Although it’s one of the more frequently asked questions, the studio members were asked which piece of classic media they would like to revamp and give a TRIGGER spin if given the chance. Satou couldn’t think of any on top of his head, instead opting of giving a general answer of wanting to reboot mecha genre, especially due to its scarceness in the industry. Wakabayashi on the other hand, given that he could give any answer he wanted, went straight to Star Wars, followed by his own Gundam series, “Gundam T (as in T for trigger)”. He also comments how, as a Gundam fan, there would be no way in the world he would watch something like Gundam T.
When asked more specifically about character design and his aspirations to become one, Satou bluntly answers that he wants to become one because it is cool. That being said, when questioned whether he would prefer to do characters or mechs, he leaned towards mech design. There was a comment about the staff at TRIGGER preferring to draw characters over mechs, and Satou says this is true for all of his friends too. Digging deeper into his aspirations to design mechs, Satou brings up Nekketsu Saikyo Go-Saurer as one of his inspirations. Wakabayashi confirms that this is, in fact, a good title, but ponders as to why Satou would watch something from his own generation. As it turns out, it was just because it was a recommendation from some of his friends. This outlines Satou’ preference for super robot series over more realistic mecha.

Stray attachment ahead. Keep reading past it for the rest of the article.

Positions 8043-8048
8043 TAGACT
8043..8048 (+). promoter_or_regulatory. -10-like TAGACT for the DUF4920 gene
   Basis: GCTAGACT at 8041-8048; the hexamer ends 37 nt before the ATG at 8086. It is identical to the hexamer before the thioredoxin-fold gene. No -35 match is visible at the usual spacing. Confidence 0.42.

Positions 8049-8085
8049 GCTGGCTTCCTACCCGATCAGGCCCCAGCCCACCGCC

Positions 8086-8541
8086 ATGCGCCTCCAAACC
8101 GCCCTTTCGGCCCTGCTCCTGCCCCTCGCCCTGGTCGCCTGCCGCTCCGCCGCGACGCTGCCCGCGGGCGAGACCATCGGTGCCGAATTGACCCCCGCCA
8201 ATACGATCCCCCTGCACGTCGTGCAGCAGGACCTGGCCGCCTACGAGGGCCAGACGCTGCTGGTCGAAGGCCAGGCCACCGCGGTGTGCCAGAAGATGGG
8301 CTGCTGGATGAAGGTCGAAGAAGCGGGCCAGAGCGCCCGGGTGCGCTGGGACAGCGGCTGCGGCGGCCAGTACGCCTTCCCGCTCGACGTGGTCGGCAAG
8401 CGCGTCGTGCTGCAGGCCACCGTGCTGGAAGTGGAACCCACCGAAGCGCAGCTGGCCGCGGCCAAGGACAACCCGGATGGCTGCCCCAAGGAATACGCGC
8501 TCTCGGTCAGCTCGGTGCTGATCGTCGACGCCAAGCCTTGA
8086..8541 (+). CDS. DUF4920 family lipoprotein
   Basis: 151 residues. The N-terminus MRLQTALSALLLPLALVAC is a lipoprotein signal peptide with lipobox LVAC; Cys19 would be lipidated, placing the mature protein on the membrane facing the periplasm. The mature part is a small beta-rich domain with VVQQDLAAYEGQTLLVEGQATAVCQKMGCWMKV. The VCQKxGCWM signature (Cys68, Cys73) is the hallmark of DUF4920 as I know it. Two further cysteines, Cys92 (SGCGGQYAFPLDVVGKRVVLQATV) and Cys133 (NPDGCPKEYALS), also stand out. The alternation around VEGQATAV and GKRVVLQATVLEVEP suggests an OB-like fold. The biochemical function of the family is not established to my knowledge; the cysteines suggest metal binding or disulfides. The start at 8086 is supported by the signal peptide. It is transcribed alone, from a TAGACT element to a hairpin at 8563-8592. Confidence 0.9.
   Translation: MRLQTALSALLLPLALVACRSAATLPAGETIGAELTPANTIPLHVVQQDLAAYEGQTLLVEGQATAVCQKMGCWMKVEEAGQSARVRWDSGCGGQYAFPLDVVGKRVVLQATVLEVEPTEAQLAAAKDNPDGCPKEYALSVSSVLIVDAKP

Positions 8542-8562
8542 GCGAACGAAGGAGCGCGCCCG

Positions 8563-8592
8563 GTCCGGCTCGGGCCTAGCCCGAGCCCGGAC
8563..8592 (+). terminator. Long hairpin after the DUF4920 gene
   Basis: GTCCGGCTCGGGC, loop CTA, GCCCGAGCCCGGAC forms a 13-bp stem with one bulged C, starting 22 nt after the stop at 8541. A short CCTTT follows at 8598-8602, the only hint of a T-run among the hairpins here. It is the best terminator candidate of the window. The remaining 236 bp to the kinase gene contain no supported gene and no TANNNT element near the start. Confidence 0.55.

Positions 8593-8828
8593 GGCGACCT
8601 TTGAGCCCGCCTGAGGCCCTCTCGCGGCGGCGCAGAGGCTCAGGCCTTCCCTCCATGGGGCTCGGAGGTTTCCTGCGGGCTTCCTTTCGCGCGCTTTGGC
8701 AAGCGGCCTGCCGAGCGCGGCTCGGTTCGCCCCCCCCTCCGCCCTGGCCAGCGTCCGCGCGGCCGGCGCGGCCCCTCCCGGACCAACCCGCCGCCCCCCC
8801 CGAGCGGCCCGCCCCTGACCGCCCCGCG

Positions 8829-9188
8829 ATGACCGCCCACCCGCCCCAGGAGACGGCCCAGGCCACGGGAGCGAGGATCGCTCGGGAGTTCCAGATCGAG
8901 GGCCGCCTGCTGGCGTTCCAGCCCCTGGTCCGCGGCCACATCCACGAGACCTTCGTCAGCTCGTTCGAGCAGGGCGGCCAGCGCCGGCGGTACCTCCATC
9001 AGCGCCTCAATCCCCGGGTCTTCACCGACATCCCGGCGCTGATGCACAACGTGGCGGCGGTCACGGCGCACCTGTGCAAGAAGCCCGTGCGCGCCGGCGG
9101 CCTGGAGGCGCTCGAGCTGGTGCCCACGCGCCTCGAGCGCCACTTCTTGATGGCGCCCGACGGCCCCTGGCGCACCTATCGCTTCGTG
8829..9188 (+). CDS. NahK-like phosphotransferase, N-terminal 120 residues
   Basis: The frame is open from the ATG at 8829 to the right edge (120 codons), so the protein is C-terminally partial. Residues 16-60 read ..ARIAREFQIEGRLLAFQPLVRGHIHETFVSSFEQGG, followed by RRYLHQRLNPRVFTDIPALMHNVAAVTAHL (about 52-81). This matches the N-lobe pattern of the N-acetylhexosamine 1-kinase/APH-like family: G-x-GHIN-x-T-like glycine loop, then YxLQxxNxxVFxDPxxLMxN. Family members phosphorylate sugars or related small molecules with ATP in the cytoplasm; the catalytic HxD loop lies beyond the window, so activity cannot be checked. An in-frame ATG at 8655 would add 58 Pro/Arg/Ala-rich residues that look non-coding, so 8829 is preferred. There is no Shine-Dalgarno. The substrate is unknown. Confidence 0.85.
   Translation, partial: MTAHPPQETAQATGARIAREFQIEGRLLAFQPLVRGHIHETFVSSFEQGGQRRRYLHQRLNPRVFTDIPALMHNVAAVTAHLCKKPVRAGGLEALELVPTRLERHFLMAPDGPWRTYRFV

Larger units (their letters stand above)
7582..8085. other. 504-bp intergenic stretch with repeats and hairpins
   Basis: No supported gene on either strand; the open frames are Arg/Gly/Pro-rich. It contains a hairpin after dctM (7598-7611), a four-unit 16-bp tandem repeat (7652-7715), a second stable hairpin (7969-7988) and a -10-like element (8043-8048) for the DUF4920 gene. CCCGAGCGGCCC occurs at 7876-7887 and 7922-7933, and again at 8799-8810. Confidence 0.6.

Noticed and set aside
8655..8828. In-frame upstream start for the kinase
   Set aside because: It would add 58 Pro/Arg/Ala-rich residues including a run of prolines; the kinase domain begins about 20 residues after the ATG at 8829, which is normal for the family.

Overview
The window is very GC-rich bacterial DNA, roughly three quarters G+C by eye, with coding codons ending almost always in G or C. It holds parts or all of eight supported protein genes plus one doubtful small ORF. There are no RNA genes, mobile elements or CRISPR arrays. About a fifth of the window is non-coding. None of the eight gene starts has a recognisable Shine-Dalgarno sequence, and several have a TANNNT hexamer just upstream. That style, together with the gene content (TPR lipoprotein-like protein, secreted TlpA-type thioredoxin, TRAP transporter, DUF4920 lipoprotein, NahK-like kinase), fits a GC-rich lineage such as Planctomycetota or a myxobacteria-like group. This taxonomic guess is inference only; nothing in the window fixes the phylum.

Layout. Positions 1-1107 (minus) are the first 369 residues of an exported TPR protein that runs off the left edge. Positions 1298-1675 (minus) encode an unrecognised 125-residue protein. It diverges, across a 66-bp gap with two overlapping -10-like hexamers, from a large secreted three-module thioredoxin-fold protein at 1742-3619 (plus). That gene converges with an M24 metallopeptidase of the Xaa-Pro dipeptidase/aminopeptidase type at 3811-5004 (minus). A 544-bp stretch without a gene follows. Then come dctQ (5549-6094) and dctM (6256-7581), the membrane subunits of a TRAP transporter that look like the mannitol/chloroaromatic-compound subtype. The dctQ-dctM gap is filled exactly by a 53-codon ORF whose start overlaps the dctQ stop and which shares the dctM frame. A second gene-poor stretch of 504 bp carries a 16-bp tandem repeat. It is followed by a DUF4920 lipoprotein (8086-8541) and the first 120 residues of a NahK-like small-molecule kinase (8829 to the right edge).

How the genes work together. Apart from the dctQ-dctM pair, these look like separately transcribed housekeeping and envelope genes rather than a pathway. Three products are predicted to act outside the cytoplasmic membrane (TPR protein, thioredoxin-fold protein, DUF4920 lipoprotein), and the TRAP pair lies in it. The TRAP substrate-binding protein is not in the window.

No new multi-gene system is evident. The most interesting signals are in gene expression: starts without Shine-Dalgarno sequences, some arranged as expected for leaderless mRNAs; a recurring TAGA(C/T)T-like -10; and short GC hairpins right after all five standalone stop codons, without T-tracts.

While it would have been nice to hear some more questions directed at Satou specifically or about the production of SSSS.GRIDMAN, these live-streams are always a treat. It’s a bit unfortunate that it’s unlikely for us to see another young animator get to take the stage any time soon, but it’s still exciting to see who the studio will bring on next. You can check out Studio TRIGGER’s official Twitch page, here.